Exploring the potential of technology-based mental health services for homeless youth: A qualitative study

Elizabeth C. Adkins, Alyson K. Zalta, Randy A. Boley, Angela Glover, Niranjan S. Karnik, Stephen M. Schueller*

*Corresponding author for this work

Research output: Contribution to journalArticlepeer-review

11 Scopus citations


Homelessness has serious consequences for youth that heighten the need for mental health services; however, these individuals face significant barriers to access. New models of intervention delivery are required to improve the dissemination of mental health interventions that tailor these services to the unique challenges faced by homeless youth. The purpose of this study was to better understand homeless youths' use of technology, mental health experiences and needs, and willingness to engage with technologysupported mental health interventions to help guide the development of future youth-facing technologysupported interventions. Five focus groups were conducted with 24 homeless youth (62.5% female) in an urban shelter. Youth were 18-to 20-years-old with current periods of homelessness ranging from 6 days to 4 years. Transcripts of these focus groups were coded to identify themes. Homeless youth reported using mobile phones frequently for communication, music, and social media. They indicated a lack of trust and a history of poor relationships with mental health providers despite recognizing the need for general support as well as help for specific mental health problems. Although initial feelings toward technology that share information with a provider were mixed, they reported an acceptance of tracking and sharing information under certain circumstances. Based on these results, we provide recommendations for the development of mental health interventions for this population focusing on technology-based treatment options.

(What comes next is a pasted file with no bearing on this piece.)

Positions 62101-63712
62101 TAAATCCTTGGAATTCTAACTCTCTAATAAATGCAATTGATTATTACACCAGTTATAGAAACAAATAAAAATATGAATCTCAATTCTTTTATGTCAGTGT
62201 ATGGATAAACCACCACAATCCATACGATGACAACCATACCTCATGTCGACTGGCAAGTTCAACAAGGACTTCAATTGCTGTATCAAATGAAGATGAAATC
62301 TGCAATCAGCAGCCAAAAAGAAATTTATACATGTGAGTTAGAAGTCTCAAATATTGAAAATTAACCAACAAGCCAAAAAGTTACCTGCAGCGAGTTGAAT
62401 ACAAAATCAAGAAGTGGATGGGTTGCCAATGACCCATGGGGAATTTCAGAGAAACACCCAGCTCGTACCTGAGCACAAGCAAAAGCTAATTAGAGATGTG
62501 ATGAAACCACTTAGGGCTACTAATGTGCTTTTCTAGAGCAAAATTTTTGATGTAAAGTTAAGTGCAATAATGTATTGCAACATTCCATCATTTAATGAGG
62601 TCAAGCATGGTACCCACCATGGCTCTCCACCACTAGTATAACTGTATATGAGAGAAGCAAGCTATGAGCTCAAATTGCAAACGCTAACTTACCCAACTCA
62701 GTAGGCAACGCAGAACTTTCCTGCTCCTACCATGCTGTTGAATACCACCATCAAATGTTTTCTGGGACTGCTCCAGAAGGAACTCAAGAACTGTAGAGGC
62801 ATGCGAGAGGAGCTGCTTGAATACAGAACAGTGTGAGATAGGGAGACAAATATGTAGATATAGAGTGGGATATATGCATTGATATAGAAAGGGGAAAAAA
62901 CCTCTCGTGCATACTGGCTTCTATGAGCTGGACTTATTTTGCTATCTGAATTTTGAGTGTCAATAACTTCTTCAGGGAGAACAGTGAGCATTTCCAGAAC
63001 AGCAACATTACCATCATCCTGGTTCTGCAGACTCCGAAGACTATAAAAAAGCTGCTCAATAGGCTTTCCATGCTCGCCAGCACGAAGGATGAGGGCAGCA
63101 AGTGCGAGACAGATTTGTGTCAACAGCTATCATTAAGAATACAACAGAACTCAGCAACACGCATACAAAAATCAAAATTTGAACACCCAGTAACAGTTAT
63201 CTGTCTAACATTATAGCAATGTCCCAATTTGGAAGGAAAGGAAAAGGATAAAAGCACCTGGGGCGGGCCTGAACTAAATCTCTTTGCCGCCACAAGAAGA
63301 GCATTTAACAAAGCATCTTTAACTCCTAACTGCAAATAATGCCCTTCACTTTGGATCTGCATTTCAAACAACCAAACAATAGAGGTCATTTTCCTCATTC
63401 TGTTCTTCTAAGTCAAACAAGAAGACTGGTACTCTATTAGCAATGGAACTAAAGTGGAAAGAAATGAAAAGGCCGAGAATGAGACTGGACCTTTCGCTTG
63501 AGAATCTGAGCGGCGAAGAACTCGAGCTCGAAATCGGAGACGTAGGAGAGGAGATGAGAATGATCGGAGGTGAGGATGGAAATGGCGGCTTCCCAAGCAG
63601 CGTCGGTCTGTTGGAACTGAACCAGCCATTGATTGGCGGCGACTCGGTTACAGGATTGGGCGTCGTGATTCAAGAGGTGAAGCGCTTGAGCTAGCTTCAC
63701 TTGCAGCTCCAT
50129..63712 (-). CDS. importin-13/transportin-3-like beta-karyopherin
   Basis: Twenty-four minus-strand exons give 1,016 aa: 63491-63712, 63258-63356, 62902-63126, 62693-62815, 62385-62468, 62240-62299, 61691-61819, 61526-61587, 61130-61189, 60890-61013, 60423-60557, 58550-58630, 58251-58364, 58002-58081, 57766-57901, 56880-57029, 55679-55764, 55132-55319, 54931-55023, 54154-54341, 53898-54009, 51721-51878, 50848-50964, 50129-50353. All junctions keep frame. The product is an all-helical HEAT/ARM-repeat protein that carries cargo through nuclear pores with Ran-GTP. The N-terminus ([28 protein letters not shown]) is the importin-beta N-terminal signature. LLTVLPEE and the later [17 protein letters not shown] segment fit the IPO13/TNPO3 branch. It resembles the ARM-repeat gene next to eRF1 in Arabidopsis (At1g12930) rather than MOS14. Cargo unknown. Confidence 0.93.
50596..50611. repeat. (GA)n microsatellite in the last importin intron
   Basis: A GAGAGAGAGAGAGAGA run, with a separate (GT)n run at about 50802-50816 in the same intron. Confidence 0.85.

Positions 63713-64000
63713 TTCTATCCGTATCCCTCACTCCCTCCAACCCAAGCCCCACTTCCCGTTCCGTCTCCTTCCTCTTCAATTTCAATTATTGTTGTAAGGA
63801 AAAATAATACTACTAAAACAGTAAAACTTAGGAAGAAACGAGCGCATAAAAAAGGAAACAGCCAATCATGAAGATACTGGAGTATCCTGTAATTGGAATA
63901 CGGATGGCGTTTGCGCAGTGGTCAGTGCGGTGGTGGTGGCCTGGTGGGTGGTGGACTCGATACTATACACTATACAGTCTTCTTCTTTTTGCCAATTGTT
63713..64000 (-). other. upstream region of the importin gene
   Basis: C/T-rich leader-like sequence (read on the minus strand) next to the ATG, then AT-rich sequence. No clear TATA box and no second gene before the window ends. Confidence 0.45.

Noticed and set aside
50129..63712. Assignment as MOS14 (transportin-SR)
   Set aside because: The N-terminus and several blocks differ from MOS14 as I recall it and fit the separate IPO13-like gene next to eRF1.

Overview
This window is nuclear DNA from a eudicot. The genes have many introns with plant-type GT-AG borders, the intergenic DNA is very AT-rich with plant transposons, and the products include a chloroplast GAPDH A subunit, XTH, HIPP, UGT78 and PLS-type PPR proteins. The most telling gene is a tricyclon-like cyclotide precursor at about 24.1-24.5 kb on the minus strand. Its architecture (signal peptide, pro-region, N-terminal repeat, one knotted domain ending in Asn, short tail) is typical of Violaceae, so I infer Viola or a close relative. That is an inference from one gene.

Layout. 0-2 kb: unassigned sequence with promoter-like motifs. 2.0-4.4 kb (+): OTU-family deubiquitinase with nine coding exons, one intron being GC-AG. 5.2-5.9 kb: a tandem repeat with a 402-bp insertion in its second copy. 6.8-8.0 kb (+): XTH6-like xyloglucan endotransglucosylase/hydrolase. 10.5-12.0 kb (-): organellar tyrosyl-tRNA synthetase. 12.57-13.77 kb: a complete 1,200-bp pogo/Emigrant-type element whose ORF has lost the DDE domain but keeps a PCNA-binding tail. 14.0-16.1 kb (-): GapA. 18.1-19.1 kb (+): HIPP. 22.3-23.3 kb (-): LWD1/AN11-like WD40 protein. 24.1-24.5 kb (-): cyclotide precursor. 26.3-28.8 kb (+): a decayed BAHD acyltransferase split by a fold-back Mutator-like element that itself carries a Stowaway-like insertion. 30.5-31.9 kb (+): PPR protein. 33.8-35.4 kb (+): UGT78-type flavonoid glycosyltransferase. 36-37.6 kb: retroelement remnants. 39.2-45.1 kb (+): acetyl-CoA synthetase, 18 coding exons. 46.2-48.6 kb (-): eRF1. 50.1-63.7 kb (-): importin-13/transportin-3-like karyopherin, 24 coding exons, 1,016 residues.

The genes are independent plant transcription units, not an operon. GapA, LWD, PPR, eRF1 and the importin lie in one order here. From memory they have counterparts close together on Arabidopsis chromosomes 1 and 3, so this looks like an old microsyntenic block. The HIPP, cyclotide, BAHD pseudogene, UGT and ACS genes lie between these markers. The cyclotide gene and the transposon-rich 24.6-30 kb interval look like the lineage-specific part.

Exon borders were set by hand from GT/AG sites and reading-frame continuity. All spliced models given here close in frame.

Original languageEnglish (US)
Pages (from-to)238-245
Number of pages8
JournalPsychological Services
Issue number2
StatePublished - May 2017


  • Homeless youth
  • Intervention
  • Mental health
  • Mobile application
  • Qualitative

ASJC Scopus subject areas

  • Clinical Psychology
  • Applied Psychology

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